I'm lucky as I've only had part-time occupation for years so I have the time for other people, and still time to be ill myself. What about others? Those with bedridden parents or disabled family members? What about those who are financing family members' care and are so tightly strung financially they can't see the wood for the trees? What about those who become so isolated in their busyness of minding others that they become depressed and too worn out to function efficiently. I know several families where the wife works full-time, with children still in high-dependency mode, and parents and parents-in-law who need constant care. What about them?

This may be the reality for many people but it is not easy, usually thankless (who thanks anyone for 'doing their duty'?) and as the only realistic end can be the death of someone, how can they look forward to that without all sorts of guilt and grief?

Like I say, I have it easy compared to many and still my resources are not such that I can offer too much help to others without making myself more ill. Eldest's partner copes admirably with her illness and disabilities, the other girls come and go with just the usual hiccups, my parents are still pretty independent and I have siblings among which to divide the responsibility.

It's a tough situation.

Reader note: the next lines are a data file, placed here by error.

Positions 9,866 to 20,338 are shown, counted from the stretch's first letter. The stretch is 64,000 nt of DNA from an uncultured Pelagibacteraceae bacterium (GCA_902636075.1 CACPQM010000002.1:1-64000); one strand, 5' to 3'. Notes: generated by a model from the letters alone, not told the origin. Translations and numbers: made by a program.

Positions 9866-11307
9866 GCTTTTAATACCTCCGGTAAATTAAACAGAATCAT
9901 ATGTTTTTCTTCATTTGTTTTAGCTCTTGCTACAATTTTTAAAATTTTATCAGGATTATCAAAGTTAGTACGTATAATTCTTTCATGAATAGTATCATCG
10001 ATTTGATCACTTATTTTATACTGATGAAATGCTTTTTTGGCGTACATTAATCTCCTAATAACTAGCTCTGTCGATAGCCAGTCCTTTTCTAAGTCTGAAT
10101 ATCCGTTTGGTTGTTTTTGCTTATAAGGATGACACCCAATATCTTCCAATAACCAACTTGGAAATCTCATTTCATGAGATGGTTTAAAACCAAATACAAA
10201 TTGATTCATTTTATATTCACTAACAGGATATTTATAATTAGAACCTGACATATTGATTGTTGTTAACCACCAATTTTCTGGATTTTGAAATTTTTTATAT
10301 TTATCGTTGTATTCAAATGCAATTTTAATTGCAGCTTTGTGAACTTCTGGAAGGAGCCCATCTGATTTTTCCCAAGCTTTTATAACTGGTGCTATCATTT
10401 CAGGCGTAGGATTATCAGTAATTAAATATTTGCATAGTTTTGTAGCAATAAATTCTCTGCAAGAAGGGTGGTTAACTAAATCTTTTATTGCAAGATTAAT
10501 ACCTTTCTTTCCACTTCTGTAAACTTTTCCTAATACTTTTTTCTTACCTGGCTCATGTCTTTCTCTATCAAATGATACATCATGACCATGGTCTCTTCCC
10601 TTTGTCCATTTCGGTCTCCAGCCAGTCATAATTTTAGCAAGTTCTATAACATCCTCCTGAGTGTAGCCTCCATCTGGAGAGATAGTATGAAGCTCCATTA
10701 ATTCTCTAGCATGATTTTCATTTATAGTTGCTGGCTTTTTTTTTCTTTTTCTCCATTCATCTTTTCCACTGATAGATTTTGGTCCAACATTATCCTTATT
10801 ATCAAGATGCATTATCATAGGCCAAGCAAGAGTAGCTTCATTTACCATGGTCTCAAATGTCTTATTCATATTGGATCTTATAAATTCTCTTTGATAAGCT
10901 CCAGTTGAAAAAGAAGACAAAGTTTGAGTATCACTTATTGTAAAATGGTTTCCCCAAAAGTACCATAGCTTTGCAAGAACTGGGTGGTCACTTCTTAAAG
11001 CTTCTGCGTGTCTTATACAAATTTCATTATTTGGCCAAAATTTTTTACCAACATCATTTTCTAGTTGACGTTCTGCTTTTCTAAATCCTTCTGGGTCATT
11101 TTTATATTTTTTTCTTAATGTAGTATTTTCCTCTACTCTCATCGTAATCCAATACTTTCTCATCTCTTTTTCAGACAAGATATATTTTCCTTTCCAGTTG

And then some idiot says 'you only work part time? and your children all grown? sure what do you do with yourself?'

HA!

Give me a moment to myself and I'll figure an answer to that...

Friday, 3 July 2015

A Summer Problem

The last week or so I keep noticing that my pyjamas are muddy.
Odd, thought I.
How'd my pyjamas get muddy?

Finally I figured why...(intelligence en't my strong suit!)

With the arrival of the lovely warm weather we have been enjoying the last few weeks, I have been getting up very early to make tea then walking straight outside whilst the kettle boils. I pick beans, do a bit of weeding, water the windowsill pots, inspect what new has come up or flowered overnight, and just generally potter in the yard.

Hence, muddy pyjamas!

I know most people would get dressed before heading outside, but even when we were children we used to be outside in our pyjamas, both really early and really late if it was hot and we couldn't sleep. Not an everyday occurrence here in the windy north west of Ireland, but an enduring summer habit nonetheless.

So I guess that muddy pyjamas are just another sign that summer is finally here.

And its beautiful up here under the mountain.
Bag End, home to Mr Underhill?